The camera-based ball-tracking system was recommended as the preferred option - rather than the German alternative Goalcontrol - with a unanimous vote at a meeting of the 20 top-flight clubs.
Hawk-Eye, which was sold to technology giant Sony two years ago, already provides camera-based systems for tennis and cricket, and its equipment is now set to be in place at Premier League grounds and Wembley Stadium from next season.
Premier League chief executive Richard Scudamore said: "The Premier League has been a long-time advocate of Goal-line Technology, and at times it didn't look like it would be something we would be able to introduce.
"However, since FIFA took the decision to permit it we have been working hard to get a system in as soon as practically possible.
"Principally it is about getting it right. Fans, players and managers exhort, strain and stress respectively for their teams to score or prevent goals being scored, so we as administrators should do all that we can to ensure the correct decisions are being made.
"Of the four companies that are currently licensed by FIFA, Hawk-Eye stood out for their excellent track record in delivering for sport over many years."
England coach Roy Hodgson said: "Well it's the same as everyone else. We're not behind people. It's the same for all European countries.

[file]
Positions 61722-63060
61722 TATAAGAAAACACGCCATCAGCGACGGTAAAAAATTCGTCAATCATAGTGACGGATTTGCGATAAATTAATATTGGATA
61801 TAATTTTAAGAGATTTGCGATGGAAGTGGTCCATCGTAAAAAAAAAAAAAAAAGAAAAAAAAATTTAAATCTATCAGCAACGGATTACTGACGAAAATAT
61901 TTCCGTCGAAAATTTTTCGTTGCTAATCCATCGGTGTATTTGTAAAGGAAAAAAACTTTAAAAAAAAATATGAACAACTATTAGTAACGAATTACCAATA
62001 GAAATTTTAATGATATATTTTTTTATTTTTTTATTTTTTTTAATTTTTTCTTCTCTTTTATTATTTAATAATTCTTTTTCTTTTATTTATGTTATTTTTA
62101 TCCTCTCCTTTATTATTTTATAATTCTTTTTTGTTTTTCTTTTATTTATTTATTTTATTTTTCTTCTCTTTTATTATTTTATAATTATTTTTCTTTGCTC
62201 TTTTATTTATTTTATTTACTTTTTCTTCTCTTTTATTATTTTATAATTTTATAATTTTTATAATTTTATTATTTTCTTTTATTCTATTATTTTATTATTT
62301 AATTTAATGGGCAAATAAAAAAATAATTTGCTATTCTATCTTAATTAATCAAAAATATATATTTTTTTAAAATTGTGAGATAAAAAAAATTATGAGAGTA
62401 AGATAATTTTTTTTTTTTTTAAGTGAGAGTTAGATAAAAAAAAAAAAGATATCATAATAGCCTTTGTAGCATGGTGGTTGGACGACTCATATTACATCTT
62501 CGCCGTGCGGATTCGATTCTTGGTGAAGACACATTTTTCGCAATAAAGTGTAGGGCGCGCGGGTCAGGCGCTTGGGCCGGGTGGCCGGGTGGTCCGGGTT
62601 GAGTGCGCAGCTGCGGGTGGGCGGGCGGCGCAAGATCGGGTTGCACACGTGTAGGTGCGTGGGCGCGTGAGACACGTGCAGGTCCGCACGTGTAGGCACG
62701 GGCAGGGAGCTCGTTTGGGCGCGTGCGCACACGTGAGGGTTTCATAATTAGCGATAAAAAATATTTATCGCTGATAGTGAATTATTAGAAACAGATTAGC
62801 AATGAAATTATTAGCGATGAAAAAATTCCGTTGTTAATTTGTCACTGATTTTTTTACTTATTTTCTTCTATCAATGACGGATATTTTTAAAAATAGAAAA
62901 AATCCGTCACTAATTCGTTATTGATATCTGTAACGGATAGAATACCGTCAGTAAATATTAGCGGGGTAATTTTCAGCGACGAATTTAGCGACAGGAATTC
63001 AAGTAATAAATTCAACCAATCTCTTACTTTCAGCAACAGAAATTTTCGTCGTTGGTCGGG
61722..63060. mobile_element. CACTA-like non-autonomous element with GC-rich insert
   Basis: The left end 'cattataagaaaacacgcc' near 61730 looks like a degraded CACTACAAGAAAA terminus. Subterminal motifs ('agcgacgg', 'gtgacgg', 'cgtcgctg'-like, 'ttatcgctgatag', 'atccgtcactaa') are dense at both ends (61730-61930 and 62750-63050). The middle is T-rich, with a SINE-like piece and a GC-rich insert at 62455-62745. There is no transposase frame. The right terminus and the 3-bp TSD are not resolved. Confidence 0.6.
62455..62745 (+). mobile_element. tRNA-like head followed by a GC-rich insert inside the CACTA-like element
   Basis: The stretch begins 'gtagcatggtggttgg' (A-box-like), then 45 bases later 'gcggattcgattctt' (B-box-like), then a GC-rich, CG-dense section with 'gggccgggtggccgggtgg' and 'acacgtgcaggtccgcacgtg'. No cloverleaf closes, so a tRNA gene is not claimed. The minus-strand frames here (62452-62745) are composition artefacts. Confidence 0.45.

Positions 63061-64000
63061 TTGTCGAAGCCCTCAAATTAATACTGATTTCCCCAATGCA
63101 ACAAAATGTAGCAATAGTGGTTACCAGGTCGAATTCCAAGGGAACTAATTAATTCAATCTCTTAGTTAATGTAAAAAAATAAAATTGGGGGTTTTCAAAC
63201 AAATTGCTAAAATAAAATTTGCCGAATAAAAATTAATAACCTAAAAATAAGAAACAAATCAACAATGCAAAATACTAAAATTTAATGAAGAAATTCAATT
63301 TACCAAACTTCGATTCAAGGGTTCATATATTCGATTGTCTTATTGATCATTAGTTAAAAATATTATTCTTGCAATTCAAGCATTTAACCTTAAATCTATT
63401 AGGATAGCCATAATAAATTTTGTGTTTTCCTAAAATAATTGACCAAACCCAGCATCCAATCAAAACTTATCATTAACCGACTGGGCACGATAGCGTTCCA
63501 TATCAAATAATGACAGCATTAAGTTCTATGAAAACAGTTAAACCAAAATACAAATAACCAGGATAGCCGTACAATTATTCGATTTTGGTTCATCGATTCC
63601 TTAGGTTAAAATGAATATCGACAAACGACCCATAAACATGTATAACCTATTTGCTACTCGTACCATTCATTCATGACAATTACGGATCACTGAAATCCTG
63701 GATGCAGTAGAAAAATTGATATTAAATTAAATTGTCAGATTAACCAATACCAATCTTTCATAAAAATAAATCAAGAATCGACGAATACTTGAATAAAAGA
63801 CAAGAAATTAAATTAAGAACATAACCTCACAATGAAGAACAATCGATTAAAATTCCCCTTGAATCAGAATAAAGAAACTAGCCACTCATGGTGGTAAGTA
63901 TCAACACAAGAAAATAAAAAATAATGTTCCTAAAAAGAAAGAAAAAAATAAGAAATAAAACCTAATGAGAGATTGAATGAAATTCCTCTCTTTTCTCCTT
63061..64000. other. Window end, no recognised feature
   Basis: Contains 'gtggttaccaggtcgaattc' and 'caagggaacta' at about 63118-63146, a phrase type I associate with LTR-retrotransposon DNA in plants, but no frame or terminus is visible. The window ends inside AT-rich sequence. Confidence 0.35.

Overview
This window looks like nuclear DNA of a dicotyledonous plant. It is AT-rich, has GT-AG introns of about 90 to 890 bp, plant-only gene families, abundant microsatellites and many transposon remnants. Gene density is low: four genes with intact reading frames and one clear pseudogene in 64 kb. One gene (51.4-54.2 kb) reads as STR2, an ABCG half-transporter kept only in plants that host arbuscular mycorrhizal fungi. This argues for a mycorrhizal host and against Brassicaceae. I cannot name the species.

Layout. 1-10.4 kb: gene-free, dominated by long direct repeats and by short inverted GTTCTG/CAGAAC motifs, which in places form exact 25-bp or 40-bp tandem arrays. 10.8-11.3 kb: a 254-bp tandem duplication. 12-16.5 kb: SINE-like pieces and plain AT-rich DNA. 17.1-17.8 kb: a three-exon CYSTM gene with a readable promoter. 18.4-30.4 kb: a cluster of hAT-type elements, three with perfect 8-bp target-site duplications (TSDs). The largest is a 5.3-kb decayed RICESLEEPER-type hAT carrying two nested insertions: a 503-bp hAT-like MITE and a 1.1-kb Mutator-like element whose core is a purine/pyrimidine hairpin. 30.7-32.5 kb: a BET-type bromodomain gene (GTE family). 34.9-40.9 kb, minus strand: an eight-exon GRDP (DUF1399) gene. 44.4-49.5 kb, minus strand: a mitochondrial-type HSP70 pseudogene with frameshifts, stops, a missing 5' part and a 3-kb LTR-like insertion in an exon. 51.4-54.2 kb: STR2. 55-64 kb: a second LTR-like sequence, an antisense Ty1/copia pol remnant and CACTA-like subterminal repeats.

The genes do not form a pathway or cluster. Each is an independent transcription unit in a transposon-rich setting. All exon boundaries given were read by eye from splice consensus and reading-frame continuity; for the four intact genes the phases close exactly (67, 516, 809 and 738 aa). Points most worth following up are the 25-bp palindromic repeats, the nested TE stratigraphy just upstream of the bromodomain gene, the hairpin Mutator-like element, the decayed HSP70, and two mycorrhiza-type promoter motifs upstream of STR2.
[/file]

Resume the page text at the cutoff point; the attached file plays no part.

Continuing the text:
"It had to be approved by FIFA and for many years they were against it - and I can understand their opposition in one sense. It costs lots of money which means only certain countries can benefit from it.
"The major fear for FIFA has been where is it going to end - are we going to have a very different game in the future. Will the game be stopped and it goes to a panel of experts who will study the video and make a decision. So I can understand there's been reticence.
"But with goal-line technology there's less reason to doubt its usefulness. It's one of those momentous days that go down like changing of the offside law."
Stoke chairman Peter Coates added: "I am for it, and all the other clubs are for it, and we'll see how it plays out. I am not for technology everywhere but I think, however many extra officials you have behind the goal-line, you are back to human error, unless you eliminate that.
"We want to keep it simple, and we still want plenty of controversy so I don't think we want to overdo it."